But now I am confused. What was her job? Girlfriend? Hostess? Housekeeper? A friend that you pay for? (Why would anyone pay for friendship?)

What are the “most delicately  moral and ethical of duties” of a paid companion? I can’t make heads or tails of it.

General · reading

N is for Notorious

I am picking the word Notorious for this year’s Hugo awards.

It’s going to go down in history. All the people associated with it will likely be remembered for years to come. So, yeah, notorious.

I am hoping this doesn’t break the Hugo forever and ever. I am hoping it doesn’t set the tone for next year’s; I don’t like the idea of years and years of infighting, arguing and partisan politics. Just like real politics in this country, yeah? I disapprove of this mirroring of life and art.

That will destroy the Hugo.

If they don’t want that, all sides will have to cease and desist by next year. Because if one side does something, the other will have to respond. I cannot believe it will result in anything but the destruction of the Hugo.

I dread it.

But the Hugo will happen this year, because it isn’t destroyed yet. It had better happen next year, too, hopefully, with less drama. (I am not hopeful.)

And the awards haven’t even been awarded yet! I suspect this will all get worse when the winners are announced.

For those of you don’t know what Hugo are and what this present drama is about, there are plenty of blog posts on the topic. Plenty. The internet is overflowing with them.

fantasy · General · reading

K is for Kill

I finished reading The Emperor’s Blades by Brian Staveley recently.

It got me thinking: A lot of books have characters who kill. Maybe not easily, maybe not often, but in the course of the book, they kill sooner or later. Some do kill easily.

Some of them take killing more seriously: Anita Blake, Dexter, Valyn from The Emperor’s Blades and a quite a few others in the same book. Quite a few from other grimdark fantasy, too. (I like that word: grimdark.)

Someone like Anita Blake only turned into a killer later in the series; she didn’t start out killing very easily.

Dexter has been a serial killer since early childhood. Maybe he had kind and gentle feelings when he was born, but maybe not.

Valyn is a soldier. And, yeah, soldiers of all ilk kill. That is their job. And he is not without the gentler feelings. But he kills when he must.

But I wonder if, after lots of betrayal and treachery, if he manages to keep any of his gentler feelings.

I am dreading that he won’t. I don’t want to watch turn him an emotionless killer. I don’t think he will ever turn into Dexter (he doesn’t have quite that much childhood trauma!) but still. I am sort of dreading reading the next book.

reading

F is for Famous Books

So . . . there are a lot of famous books out there. Some are more the type you read in high school English classes, some you see on the New York Times bestseller list, some win awards, and some were first published decades ago and are still in print; everyone you know is reading it or plans to; there is a movie or TV show based on it.

Do you read famous books? 

I, sadly, haven’t read too many of these books. Most of the ones I had to read in high school English class were boring; most of the books on the New York Times bestseller list are not to my taste; I only really follow science fiction and fantasy awards, but I have read very few the winning novels; I haven’t read too many old books, because lots of times they’re written in a long, winding style and that just annoys me.

Sometimes I think I should read more famous books, because more people are likely to have read them (So I think anyway. How could famous books stay famous otherwise?) and if people around me get into random conversations about them, I will be more able to participate.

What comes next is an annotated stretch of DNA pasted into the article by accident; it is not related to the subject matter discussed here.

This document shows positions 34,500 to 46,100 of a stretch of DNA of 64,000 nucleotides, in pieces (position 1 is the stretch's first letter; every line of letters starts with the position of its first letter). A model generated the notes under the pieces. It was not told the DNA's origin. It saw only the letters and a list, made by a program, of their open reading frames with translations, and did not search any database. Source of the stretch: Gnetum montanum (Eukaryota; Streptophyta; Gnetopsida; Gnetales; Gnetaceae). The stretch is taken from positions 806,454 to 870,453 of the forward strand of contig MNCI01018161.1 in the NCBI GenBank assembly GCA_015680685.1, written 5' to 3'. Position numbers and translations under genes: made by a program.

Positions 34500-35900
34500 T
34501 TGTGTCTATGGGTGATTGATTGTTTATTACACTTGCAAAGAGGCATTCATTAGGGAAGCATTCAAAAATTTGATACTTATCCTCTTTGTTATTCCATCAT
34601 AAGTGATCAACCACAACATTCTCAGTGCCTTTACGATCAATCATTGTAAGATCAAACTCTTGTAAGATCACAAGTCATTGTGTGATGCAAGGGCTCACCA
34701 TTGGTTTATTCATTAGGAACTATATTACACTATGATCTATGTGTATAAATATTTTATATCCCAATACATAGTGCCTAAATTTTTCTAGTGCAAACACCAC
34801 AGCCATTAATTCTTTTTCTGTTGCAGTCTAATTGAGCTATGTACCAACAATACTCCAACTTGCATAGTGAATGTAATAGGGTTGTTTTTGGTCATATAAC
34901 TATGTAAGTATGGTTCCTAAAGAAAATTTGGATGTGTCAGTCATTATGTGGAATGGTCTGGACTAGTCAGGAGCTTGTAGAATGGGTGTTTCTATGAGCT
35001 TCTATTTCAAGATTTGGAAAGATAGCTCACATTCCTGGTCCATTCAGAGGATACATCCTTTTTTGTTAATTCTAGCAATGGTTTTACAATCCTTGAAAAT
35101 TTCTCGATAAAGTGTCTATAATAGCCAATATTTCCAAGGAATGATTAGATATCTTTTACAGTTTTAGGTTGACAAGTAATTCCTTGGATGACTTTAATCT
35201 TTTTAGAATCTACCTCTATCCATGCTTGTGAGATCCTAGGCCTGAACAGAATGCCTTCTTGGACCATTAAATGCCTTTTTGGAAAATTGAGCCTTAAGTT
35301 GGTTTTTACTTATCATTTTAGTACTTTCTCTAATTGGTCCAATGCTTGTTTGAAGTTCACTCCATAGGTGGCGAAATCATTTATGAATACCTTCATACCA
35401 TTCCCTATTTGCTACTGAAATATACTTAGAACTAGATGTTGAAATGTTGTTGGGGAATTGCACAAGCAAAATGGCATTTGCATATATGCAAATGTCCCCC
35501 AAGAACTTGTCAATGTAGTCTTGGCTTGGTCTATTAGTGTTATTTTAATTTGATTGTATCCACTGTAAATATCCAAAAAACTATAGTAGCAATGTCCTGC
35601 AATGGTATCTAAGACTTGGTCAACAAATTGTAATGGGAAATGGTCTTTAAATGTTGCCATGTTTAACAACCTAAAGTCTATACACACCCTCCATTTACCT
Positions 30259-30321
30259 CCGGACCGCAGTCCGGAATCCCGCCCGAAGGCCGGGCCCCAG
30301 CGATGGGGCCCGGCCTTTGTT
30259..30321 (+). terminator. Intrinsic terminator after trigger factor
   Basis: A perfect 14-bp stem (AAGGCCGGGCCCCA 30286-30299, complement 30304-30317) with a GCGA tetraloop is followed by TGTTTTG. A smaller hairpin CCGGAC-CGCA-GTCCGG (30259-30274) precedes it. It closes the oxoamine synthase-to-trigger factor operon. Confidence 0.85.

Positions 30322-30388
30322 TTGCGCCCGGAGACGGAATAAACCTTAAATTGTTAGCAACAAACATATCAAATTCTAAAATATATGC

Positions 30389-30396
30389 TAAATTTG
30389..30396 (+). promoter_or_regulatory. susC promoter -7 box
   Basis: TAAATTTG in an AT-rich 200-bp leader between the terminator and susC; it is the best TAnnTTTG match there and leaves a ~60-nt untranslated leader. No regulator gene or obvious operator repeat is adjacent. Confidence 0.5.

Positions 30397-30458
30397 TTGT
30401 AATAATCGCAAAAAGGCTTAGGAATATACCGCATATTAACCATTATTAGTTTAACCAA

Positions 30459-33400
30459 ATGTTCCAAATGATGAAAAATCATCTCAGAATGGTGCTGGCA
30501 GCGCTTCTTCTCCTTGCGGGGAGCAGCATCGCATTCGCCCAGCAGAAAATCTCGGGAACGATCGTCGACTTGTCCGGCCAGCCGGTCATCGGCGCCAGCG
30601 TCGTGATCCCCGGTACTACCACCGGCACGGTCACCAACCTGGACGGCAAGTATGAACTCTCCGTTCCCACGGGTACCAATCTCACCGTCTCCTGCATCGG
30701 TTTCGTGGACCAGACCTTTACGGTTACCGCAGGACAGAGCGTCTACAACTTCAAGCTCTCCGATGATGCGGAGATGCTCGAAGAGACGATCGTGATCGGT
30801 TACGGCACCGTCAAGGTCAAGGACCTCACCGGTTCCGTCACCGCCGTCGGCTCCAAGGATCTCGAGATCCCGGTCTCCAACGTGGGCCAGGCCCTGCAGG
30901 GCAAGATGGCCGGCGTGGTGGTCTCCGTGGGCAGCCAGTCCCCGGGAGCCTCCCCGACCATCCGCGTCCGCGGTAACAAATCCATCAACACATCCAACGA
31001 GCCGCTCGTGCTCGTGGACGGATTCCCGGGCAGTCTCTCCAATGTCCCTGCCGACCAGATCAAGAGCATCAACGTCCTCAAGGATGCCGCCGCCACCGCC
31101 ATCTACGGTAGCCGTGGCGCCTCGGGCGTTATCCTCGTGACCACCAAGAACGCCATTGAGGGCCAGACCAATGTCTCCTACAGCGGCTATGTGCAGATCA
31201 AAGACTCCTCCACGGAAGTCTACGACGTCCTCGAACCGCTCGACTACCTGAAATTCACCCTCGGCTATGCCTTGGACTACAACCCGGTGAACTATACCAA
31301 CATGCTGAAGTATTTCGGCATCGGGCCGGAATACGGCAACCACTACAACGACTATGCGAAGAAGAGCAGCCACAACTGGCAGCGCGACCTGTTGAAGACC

Also, to better understand, what about the book makes it famous. This is why I read Twilight and I still haven’t arrived at an answer. But! I can talk about it now and tell people exactly what I thought of it. So that’s a plus.

But more often I look at my reading options and think: this book looks so much better than the more famous one. I want to read it so much more and I don’t actually have to read this much more famous book. So I don’t.

I think this is why lots of people (anyway, most people who don’t read science fiction or fantasy. Sometimes even people who read science fiction or fantasy.) have never heard of half the books I read.

What about you?

Book Review · reading

B is for Book Review: The Color Purple

The Color Purple was my pick for #nanoremo, the month where you read that literary classic you’ve always wanted to read but somehow never actually got around to reading.

I have to add, this is the first time I’ve picked a real literary type classic (I usually pick a more genre-ish classic).

This book is very popular and there is a movie, and so I knew some things about it. Namely:

  • The main character suffered sexual abuse in childhood
  • The main character is black.
  • The book is written as a letter to God.

I had somehow forgotten that it takes place in the south. I never knew that it was written in the dialect of the main character and not in standard English. And I never so much as guessed that the main character was lesbian. I mean, really! No one told me! It wasn’t in the movie trailers.

The dialect made The Color Purple a challenge to read, not least because I don’t know many people who talk like that. But I got used to it. It only took me a couple dozen pages to stop stumbling over the grammar.

Later, when the sister started writing to her, the proper grammar was a shock.

So . . . there were moments that stood out.

One thing that stands out for me is how she stopped getting her period as a teenager. She talks about girls who bleed have babies and then she says she stopped bleeding. She was relieved, and considering her step-father, that isn’t surprising. But it’s a shock – never get your period again, never have a child. Well, she had two by that point. Even so.

The other moment was when she realized her children were NOT also her siblings. It was so emotional, so intense.

In fact, there were lots of emotional, intense moments in this book, so many they are impossible to list. For such a short book, it was packed.

Overall, it was a pleasure to read. I am really glad I picked this book. I thought it might be hard to read, but it wasn’t. (I’ve read harder books. This wasn’t even in the top five.)